Damage suppressor protein and its role in human resistance

Besides this case, it is interesting to know that at least two species of tardigrades produce another protein that is not found in any other animal on earth. Can't! This protein, abbreviated as "Dsup" or damage suppressor, has the ability to bind to DNA and possibly physically protect it from active forms of oxygen molecules.

According to what has been presented so far, imitation of the blue bear in the future can help humans to survive in outer space. Besides, you can produce tardigrade proteins by engineering food products, yeast and insects! In such a case, food crops, insects, etc., can grow more easily and efficiently in spaceships where radiation levels are much higher than on Earth! In this regard, it is interesting to know that researchers have already inserted the gene of Dsup protein into human cells in the laboratory and the result was really amazing! Many of those modified cells could survive high levels of X-rays or peroxide chemicals that kill normal cells.

Also, when the Dsup gene was introduced into tobacco plants (a model test is considered for food products), was applied. The result of this work showed that this protein protects plants against exposure to a DNA-damaging chemical called ethyl methanesulfonate. In general, plants with the extra gene grew faster than plants without the gene, and the DNA of those with Dsup to They were added, less damaged by UV exposure!

BingMag.com Blue Bear’s tips for surviving space travel

Microscopic tardigrades can withstand freezing cold, desiccation, and high levels of radiation thanks to unique molecular adaptations!

Water Bear and Future Achievements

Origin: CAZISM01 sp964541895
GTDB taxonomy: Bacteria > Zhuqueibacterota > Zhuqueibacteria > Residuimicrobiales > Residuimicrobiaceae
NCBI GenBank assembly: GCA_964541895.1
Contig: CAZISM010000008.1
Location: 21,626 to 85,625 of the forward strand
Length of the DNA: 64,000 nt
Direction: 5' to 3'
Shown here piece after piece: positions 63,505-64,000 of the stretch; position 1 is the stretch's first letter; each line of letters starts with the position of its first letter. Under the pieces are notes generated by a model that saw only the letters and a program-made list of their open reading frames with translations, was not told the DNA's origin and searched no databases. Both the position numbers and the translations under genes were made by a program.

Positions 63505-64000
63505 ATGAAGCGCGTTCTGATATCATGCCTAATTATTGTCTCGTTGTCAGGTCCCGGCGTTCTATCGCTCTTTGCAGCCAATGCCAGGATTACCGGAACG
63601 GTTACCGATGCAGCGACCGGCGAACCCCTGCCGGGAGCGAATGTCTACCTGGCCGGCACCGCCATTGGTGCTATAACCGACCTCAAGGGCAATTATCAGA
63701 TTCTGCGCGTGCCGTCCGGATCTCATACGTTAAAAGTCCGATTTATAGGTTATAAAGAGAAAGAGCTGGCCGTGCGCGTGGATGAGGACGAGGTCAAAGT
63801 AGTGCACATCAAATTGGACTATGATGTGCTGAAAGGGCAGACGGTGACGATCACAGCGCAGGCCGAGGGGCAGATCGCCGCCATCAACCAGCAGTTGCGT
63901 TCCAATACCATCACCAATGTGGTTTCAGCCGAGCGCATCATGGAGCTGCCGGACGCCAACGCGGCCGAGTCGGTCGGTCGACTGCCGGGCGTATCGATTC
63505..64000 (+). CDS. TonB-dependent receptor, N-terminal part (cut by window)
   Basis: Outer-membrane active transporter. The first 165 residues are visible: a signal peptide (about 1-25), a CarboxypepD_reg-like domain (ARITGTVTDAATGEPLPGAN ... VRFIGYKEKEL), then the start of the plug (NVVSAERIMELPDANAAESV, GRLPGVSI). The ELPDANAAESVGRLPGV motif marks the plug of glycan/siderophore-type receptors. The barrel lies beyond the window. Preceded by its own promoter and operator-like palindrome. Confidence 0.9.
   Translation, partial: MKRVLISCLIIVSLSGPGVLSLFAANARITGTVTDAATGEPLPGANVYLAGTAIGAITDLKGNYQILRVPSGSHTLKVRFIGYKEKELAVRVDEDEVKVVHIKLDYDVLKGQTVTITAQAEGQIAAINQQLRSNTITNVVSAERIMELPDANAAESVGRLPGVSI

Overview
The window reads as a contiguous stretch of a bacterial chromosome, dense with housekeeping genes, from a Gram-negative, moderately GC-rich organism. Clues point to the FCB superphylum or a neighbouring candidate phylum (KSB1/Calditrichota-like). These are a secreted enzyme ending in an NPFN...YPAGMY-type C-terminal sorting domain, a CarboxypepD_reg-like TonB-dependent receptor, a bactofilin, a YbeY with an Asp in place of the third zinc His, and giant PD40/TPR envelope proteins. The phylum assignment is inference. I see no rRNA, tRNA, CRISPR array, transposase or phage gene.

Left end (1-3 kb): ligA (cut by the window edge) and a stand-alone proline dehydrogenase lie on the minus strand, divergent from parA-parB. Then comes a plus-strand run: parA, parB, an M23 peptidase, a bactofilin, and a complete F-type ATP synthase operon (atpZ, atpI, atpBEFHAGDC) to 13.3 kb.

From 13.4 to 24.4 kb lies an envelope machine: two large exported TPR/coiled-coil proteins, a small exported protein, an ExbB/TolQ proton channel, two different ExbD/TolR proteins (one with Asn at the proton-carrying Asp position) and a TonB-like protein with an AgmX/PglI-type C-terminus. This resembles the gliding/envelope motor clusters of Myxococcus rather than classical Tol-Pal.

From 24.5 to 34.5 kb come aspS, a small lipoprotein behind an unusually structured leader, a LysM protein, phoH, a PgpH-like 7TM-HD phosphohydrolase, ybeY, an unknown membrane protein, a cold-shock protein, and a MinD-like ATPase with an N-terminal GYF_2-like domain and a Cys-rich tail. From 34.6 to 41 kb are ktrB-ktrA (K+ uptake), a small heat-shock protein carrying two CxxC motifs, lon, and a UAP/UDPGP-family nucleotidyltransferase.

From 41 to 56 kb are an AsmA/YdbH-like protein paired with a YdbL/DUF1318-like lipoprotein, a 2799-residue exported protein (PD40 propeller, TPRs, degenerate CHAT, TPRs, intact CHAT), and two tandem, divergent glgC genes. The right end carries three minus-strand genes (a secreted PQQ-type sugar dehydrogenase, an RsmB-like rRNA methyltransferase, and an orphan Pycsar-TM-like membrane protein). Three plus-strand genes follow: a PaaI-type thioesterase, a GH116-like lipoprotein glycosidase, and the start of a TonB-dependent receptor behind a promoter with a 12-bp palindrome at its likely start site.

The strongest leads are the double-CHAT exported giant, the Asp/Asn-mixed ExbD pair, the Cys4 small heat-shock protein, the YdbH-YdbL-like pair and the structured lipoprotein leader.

During the research conducted in this field, the proteins of tardigrades have shown the first signs of protecting humans. Because researchers reported on March 18 this year that when they modified cells to produce these proteins, human cells became resistant to camptothecin, which is a lethal agent for cells! In fact, during this process, tardigrade proteins did this by inhibiting apoptosis; This means that they execute a program for cellular self-destruction, which is often triggered by exposure to harmful chemicals or radiation. So, if researchers succeed in achieving the pinnacle of extraterrestrial cellular resistance, they may owe some credit to the polar bear, because they did it by standing on the tiny shoulders of your backyard polar bear! /p>

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Main sources:

Natural and designed proteins inspired by extremotolerant organisms can form condensates and attenuate apoptosis in human cells
Desiccation-induced fibrous condensation of CAHS protein from an anhydrobiotic tardigrade
Expression of a tardigrade Dsup gene enhances genome protection in plants
Extremotolerant tardigrade genome and improved radiotolerance of human cultured cells by tardigrade-unique protein
Two Novel Heat-Soluble Protein Families Abundantly Expressed in an Anhydrobiotic Tardigrade